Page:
How to take advantage of the language of global marketing to grow internationally


Wendy M. Pease, a Entrepreneur organization (OE) member in Boston, is president of International Report, specializing in multilingual communications, providing accurate and culturally appropriate linguistic translation and interpretation services. We asked Wendy about the role language plays in global marketing strategy. Here’s what she shared:

When looking for ways to grow your business, does it make sense to go global? The answer is yes: expansion into international markets helps companies grow, increases their purchasing power and diversifies market opportunities. It better prepares the company to face changes in the national economy. This can lead to higher incomes, increased profits, a diverse customer base, and improved stability. Yet there are challenges to overcome, especially for women.

Before the pandemic, global expansion almost always meant international travel. This presented obstacles for all entrepreneurs, and in particular for women. Gender biases in some countries have historically made it difficult for women to expand business, and international travel can disrupt the delicate work-life balance that entrepreneurs of both sexes strive to maintain.

The Covid-19 pandemic has accelerated global e-commerce and opportunities. The world is doing business from a distance much more successfully than expected. This move to business through the Internet presents huge global opportunities for women, as it effectively level the playing field.

Doing business on the internet eliminates complications related to gender, race, religion, color and lifestyle, simplifying transactions down to the principles of supply and demand. This opens more doors for growth and allows entrepreneurs to study potential markets and the buyer’s journey from the comfort of their own office.

Inbound Marketing is the key to international expansion

So, how do you succeed in your international expansion? First, identify your target market, then develop an inbound marketing strategy.

This involves providing all the information your target consumers need on your website, so consumers can find you and research the answers to their initial questions on their own.

As I wrote in The language of global marketing: translate your national strategies into international sales and profits, with a defined inbound strategy, well-written content, and social media outreach, you can bring in qualified leads instead of continually looking for new leads. You can become an exporter by carefully crafting a global inbound marketing plan.

An essential part of your overall inbound marketing strategy will be translating important information from your website into the native language of your target consumer.

Even if your target consumers are multilingual, most prefer to buy from sites that provide information in their native language. In “Speak to international customers in their own language, “author Nataly Kelly refers to a Common sense advice survey of 2,430 internet users in eight countries:

  • 72.1% of consumers spend most or all of their time on websites in their own language.
  • 72.4% of consumers said they would be more likely to buy a product with information in their own language.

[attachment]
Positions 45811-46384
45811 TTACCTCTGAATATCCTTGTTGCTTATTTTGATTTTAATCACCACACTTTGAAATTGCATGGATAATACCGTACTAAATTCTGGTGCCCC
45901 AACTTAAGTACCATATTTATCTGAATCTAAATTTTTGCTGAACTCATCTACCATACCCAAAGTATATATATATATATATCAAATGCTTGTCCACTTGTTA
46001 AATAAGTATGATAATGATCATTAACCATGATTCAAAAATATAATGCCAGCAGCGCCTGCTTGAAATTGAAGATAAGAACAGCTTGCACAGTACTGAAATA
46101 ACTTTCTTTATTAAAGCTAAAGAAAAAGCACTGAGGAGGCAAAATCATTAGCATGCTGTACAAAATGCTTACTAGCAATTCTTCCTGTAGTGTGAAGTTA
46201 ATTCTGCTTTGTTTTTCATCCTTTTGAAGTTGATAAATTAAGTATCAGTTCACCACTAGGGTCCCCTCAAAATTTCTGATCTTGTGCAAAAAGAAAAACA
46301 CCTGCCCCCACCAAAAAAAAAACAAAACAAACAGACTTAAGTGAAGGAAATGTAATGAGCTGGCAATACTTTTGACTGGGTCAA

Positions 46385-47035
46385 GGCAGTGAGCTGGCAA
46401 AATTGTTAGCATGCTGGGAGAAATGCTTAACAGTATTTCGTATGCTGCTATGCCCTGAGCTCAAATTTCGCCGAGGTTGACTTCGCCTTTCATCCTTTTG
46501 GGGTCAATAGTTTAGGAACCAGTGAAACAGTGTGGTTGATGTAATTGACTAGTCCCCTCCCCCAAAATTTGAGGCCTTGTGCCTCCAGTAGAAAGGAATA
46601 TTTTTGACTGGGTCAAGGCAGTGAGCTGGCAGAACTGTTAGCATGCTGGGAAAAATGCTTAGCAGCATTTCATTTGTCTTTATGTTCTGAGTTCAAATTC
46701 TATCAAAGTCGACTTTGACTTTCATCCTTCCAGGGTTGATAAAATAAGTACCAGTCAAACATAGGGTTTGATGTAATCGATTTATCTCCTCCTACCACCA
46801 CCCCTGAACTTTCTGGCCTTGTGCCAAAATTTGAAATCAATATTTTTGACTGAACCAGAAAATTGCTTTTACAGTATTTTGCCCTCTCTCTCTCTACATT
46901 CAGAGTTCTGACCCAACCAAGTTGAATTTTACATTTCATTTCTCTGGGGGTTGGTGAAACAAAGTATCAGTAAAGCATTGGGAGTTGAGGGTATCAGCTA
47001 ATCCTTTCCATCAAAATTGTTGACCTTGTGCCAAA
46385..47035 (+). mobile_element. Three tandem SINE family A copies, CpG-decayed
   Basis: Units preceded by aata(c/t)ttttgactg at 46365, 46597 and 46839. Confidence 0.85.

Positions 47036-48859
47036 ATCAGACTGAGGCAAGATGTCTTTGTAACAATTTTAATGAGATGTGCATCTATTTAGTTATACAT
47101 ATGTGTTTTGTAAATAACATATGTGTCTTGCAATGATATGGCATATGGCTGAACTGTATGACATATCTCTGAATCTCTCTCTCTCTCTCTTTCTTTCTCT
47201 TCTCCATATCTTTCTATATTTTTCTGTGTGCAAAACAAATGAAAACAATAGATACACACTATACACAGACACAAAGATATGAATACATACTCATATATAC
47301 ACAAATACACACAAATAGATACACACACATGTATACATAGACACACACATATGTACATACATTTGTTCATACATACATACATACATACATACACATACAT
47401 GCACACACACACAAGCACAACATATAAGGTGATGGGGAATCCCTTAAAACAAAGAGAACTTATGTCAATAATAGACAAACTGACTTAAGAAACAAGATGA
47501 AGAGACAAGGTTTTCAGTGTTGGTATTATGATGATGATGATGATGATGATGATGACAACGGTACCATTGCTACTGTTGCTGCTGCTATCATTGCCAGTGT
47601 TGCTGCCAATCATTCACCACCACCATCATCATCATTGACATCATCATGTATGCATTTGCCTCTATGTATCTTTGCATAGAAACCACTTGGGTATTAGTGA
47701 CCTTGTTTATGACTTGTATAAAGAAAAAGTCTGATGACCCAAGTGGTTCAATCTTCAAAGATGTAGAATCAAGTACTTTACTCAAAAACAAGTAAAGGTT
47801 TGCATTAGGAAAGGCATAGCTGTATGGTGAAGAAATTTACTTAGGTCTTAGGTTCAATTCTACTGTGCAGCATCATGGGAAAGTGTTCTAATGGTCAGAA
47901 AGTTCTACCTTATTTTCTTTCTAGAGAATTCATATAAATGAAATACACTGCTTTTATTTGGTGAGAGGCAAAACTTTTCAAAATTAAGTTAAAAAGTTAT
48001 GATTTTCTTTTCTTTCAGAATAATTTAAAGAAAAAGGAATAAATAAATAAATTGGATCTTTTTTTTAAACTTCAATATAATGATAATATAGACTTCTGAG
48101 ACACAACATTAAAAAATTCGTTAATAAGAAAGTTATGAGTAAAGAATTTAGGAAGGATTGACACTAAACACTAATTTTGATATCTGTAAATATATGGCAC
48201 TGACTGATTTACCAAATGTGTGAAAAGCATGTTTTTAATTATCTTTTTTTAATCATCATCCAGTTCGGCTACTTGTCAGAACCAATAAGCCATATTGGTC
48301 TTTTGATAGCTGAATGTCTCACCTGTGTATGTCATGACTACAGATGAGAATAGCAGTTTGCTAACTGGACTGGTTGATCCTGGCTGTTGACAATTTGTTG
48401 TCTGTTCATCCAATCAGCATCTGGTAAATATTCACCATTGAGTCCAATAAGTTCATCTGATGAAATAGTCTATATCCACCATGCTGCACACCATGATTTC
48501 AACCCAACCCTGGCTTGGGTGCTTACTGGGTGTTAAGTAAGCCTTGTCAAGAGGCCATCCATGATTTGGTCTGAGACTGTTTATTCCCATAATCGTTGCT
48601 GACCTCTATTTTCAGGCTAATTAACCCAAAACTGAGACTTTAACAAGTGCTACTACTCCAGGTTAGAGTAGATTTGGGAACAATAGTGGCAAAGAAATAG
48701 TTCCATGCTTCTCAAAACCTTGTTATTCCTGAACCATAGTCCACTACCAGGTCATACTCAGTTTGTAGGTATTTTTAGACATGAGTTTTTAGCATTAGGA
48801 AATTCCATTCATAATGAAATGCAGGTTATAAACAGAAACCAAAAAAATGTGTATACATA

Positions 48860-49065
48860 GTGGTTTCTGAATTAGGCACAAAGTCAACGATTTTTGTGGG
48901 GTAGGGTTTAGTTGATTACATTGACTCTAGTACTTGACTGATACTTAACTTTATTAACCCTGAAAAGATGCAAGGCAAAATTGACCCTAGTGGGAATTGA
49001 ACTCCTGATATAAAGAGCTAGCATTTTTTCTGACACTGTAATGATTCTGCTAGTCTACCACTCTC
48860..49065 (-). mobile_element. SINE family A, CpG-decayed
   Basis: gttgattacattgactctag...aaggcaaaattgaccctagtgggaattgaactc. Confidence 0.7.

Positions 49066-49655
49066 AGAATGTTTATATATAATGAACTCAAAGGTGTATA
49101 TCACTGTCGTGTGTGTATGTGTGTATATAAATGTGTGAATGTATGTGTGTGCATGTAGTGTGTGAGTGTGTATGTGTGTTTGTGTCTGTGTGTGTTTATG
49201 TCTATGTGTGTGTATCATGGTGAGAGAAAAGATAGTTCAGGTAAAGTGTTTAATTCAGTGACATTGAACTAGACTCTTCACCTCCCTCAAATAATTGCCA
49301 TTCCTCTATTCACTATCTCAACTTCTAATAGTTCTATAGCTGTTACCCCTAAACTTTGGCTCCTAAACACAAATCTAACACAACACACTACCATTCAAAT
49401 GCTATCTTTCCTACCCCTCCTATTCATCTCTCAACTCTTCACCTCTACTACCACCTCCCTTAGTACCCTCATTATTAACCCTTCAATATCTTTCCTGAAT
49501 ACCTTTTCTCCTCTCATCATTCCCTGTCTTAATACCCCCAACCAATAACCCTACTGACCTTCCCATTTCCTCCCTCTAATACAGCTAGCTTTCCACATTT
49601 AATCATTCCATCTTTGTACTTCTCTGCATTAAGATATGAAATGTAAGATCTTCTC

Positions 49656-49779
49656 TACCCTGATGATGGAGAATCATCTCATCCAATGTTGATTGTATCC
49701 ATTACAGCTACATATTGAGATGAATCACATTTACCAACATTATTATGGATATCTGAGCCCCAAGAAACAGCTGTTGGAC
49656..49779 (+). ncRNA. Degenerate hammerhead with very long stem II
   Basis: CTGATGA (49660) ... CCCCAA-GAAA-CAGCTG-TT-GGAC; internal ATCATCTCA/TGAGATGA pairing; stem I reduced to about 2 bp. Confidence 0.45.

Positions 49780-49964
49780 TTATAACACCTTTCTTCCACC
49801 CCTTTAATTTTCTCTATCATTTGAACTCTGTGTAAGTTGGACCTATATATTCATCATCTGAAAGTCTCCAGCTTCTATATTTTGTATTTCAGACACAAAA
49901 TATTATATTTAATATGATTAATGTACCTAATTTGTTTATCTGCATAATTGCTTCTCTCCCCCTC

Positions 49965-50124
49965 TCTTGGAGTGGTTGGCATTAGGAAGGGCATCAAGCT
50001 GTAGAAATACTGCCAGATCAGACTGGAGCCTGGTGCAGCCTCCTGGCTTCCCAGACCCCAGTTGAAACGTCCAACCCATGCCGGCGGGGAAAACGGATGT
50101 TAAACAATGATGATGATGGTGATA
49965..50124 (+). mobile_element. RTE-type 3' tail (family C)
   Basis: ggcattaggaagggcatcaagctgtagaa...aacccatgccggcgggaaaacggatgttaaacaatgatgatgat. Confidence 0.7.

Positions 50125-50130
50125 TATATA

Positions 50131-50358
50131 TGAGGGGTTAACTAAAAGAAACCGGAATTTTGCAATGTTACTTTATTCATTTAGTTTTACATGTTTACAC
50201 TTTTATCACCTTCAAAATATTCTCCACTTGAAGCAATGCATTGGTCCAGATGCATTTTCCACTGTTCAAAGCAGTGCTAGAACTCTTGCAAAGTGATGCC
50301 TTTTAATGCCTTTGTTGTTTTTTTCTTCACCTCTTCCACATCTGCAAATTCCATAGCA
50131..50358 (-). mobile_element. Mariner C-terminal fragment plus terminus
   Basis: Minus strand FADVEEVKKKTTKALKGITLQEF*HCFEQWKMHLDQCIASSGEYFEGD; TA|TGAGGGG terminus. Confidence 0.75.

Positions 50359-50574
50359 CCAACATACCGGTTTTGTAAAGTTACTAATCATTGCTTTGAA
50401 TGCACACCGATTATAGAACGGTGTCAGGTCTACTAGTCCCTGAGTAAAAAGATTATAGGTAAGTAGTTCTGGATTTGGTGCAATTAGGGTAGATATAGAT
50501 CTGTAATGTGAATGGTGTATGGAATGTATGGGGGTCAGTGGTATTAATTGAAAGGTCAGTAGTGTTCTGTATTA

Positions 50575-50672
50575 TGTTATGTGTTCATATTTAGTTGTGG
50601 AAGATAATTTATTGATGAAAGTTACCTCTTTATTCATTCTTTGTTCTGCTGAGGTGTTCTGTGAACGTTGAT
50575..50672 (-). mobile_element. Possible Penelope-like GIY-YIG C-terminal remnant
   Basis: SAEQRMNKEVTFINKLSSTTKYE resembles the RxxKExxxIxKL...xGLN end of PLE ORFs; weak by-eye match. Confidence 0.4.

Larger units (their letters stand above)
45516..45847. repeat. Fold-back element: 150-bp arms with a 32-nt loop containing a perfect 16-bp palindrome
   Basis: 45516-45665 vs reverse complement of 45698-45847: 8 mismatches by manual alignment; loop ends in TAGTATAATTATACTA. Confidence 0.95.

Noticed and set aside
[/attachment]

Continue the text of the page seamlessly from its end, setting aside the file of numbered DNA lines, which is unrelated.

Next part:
• 56.2 percent of consumers said the ability to get information in their own language is more important than the price.

Access to product information in their native language was more important than price for more than half of the consumers surveyed. To maximize your business’s potential in another market, translate your inbound marketing content into the native language of your target market.

How to develop your inbound marketing strategy

The first step is to select a market that matches your business goals and marketing strategy. Pick a country, a language, and develop a multilingual marketing strategy that defines your goals and prepares you to connect with potential buyers.

Your multilingual marketing strategy should answer the following questions:

  • What materials will you translate?
  • What technology is used or needed?
  • What are the translation purchasing and document management processes?
  • Who will provide the translation?
  • How would you rate the translation quality?

Once you’ve created the plan and process for the first country, you can replicate it when you’re ready to expand into other markets. Keep in mind that when it comes to language translation, quality matters. A professional translator understands the target language and culture and can tailor your message to connect with your target consumer.

You might think your business is too small to engage in exporting, but consider this: When you leverage the power of the internet, it doesn’t matter how big or small your business is. The key is to shift your focus from outbound marketing to inbound marketing and get buyers.

The evolution of Internet commerce is decreasing the influence of gender bias, leveling the playing field for women and presenting untapped global markets for expansion. By translating inbound marketing content to engage and educate target consumers, women can capitalize on the potential for global e-commerce success, no international travel is required.

The opinions expressed here by the columnists of Inc.com are theirs and not those of Inc.com.


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